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Brazil recently sank a decommissioned aircraft carrier, despite warnings from environmental groups that the former French ship was packed with toxic materials. The São Paulo, which was built in the late 1950s and purchased by Brazil for $12 million in 2000, was sunk 350 km off the coast in the Atlantic Ocean in an area with a depth of approximately 5,000 meters.

Source: Straight Arrow News/Youtube

The decision to scuttle the ship was made after Brazilian authorities failed to find a port willing to accept it. Despite the navy’s claims that the sinking would occur in the “safest area,” environmental organizations criticized the move, saying the ship contained tons of asbestos, heavy metals, and other toxic materials that could pollute the marine food chain.

Groups such as the Basel Action Network, Greenpeace, and Sea Shepherd issued a joint statement, accusing Brazil of violating “three international treaties” on the environment. They called on Brazilian President Luiz Inácio Lula da Silva, who recently took office with a vow to reverse environmental destruction, to halt the “dangerous” plan.

Brazilian authorities argued that it was better to sink the ship on purpose rather than allow it to sink spontaneously, claiming that they chose a spot for sinking that took into consideration “the security of navigation and the environment” and “the mitigation of the impacts on public health, fishing activities, and ecosystems.”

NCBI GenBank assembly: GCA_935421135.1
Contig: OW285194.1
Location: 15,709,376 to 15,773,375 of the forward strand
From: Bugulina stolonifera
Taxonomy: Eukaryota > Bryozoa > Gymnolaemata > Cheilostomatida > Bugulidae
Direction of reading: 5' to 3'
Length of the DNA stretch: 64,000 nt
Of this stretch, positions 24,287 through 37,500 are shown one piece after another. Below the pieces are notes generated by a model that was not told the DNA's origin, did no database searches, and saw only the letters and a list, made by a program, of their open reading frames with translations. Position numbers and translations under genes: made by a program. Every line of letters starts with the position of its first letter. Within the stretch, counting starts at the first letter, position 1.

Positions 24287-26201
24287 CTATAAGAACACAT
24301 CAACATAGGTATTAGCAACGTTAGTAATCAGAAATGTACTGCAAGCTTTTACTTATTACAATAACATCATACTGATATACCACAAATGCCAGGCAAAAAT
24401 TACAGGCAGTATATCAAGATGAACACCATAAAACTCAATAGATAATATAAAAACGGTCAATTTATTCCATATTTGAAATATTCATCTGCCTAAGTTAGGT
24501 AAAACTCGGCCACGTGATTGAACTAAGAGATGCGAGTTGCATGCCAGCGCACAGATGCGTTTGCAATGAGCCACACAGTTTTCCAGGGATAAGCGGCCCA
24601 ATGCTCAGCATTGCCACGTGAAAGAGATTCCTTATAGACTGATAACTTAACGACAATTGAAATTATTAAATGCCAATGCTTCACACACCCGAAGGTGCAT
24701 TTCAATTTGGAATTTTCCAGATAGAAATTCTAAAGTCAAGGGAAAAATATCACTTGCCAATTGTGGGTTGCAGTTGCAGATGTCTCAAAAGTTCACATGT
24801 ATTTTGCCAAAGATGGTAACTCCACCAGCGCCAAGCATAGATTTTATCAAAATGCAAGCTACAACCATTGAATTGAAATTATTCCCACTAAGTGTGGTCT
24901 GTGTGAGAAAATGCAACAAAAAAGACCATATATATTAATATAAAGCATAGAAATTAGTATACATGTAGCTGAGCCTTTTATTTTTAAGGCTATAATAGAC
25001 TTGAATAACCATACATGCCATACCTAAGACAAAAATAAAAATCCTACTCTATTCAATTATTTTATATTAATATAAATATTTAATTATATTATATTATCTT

However, environmentalists argue that other environmentally responsible measures could have been adopted. A last-minute legal bid to stop the sinking was overruled by a judge who claimed that an unplanned sinking could be even worse for the environment.

The São Paulo had a storied past, having taken part in France’s first nuclear tests in the Pacific in the 1960s and being deployed in various locations from the 1970s to 1990s. In 2005, a fire broke out onboard, accelerating the ship’s decline. Last year, Turkey’s Sok Denizcilik was authorized to dismantle the São Paulo for scrap metal, but the plan was blocked by Turkish environmental authorities.

The sinking of the São Paulo raises serious questions about the responsibility of countries to dispose of toxic waste in a safe and sustainable manner. It’s crucial that we take action to prevent similar incidents from occurring in the future and protect our oceans, which are vital to life on our planet.

So, what can we do? We can start by spreading awareness about the dangers of toxic waste and advocating for better waste management policies. We can also make conscious choices in our daily lives to reduce our own waste and Support companies that prioritize sustainability. Let’s make our voices heard and protect our oceans for future generations.

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